Cancer cytology (Proceedings)


While cytology does not give the practitioner the same amount of information as histopathology does, it can provide important information that is rapidly available, inexpensive, and minimally invasive. Cytology can provide important information that can change how subsequent treatment and diagnostics take place.

While cytology does not give the practitioner the same amount of information as histopathology does, it can provide important information that is rapidly available, inexpensive, and minimally invasive. Cytology can provide important information that can change how subsequent treatment and diagnostics take place. For example, the surgical approach to a subcutaneous mass may be altered depending on whether the mass is a lipoma or a mast cell tumor. Similarly, additional staging tests may be indicated prior to surgery for a malignant mass (e.g. thoracic radiographs, evaluation of the regional lymph node) that would not be necessary for a benign mass. Similarly, intra-operative cytology can sometimes be utilized to make rapid decisions about treatment when necessary. Even if a cytologic diagnosis cannot be made in-house, one critical contribution the practitioner can make is to evaluate the quality of a sample prior to its submission to an outside lab. In the event that a sample is inadequate, additional samples can be obtained while the patient is still in the clinic.

Obtaining the sample

There are a number of different ways that cytologic samples can be obtained. These can include needle aspiration, impression smears, scrapings, swabs, and evaluation of cell pellets from fluids.

For needle aspiration, the author usually recommends between 20 and 25 gauge, 1-inch needles. A 22-gauge needle is sufficient for most masses. Smaller needles can be used for masses where blood contamination occurs or where it is expected (e.g. thyroid), and larger needles for masses that exfoliate poorly. Two techniques have been described for aspiration: the "bare needle" or "stab" technique and the "syringe technique". The "bare needle" technique works well for most masses, and is preferred for masses where blood contamination is encountered. For the "bare needle" technique, the mass is immobilized, the needle is introduced, and then rapidly introduced into different parts of the mass in a pecking fashion. Two situations in which the "syringe" technique may yield better results are for tumors that do not exfoliate well (dry needle) and for very small tumors, where there is not room to peck the needle into the mass.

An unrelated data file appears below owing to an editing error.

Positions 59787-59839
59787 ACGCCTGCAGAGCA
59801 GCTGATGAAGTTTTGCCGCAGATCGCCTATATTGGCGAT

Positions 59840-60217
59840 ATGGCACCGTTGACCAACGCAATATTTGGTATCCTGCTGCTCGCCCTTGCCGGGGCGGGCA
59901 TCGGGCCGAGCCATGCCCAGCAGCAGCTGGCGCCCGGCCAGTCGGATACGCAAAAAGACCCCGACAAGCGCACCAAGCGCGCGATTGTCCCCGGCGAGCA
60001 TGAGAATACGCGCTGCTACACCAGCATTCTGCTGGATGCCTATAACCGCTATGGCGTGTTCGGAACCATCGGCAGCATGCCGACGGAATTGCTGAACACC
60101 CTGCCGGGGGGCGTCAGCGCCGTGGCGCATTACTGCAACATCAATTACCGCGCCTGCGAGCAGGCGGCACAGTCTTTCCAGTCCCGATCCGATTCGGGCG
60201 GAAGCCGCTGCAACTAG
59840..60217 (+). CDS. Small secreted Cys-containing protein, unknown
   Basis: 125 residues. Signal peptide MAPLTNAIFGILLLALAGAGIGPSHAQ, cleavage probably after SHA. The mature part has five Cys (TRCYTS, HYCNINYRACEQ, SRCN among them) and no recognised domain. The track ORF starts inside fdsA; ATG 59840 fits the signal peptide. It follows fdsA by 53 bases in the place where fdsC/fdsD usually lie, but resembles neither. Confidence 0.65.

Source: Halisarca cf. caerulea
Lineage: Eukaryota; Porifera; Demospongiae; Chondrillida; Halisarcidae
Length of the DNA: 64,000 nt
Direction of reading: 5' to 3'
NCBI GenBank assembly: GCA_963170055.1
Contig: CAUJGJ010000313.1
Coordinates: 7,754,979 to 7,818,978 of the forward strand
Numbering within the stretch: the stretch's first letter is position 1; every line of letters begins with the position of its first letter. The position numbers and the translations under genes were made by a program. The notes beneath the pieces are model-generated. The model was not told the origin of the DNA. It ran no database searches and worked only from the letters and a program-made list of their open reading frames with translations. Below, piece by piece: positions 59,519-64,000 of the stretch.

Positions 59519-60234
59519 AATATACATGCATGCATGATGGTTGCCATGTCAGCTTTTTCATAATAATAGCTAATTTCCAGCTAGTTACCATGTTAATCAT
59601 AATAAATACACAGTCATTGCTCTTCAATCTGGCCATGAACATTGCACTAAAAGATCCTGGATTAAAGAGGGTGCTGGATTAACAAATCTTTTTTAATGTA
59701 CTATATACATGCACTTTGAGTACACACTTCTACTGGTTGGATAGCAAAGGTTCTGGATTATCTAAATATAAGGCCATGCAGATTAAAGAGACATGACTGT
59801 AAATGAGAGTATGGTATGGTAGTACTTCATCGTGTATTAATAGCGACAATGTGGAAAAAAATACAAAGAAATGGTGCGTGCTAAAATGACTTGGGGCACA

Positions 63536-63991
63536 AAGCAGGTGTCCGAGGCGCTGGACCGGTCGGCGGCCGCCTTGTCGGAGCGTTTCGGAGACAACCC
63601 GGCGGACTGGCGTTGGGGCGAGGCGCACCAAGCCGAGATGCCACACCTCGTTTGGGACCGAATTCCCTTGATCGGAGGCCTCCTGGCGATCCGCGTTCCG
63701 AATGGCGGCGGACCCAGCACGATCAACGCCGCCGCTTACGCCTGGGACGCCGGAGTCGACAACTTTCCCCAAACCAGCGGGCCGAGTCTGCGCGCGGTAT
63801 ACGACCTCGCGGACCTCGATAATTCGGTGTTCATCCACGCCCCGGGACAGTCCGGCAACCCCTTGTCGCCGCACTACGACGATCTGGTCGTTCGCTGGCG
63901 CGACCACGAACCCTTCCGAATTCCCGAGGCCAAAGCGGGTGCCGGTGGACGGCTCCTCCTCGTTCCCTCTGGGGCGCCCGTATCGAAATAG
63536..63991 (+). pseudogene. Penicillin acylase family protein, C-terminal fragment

In contrast to its utility in dermatologic disease, impression smears are rarely useful for external lesions when neoplasia is suspected, as surface contamination with bacteria, inflammatory cells and debris often obscures the underlying disease process. In the author's practice, impression smears are primary used to evaluate incisional biopsy samples after they are obtained, either to obtain preliminary information on the possible diagnosis or to confirm the adequacy of the sample.

In the author's practice, scrapings of superficial lesions or swabs of cavities (e.g. ears, nasal cavity, vaginal vault) are also rarely useful when neoplasia is expected, due to the risk of surface contamination.

Smears of cell pellets can often be a useful way to concentrate the cellular component of a fluid such as effusion or urine. The sample is centrifuged, the supernatant is poured off, and then the pellet can be rolled onto a glass slide using a cotton-tipped applicator. The author often finds this technique useful for evaluating urine samples when transitional cell carcinoma is suspected.

Preparing the sample

For aspirates or fluids, there are 2 different techniques that can be utilized for making the smear: These include the pull-apart technique (horizontal or vertical) and the blood smear technique. A combination of the 2 techniques can sometimes be used on the same slide. The goal is to create at least one area on the slides that contain a monolayer of cells of relatively high density. It is critical when preparing cytology slides that the slides not be exposed to formalin fumes. This is most important when shipping slides to an outside lab. Air-dried cytology samples and formalin containers should never be shipped together.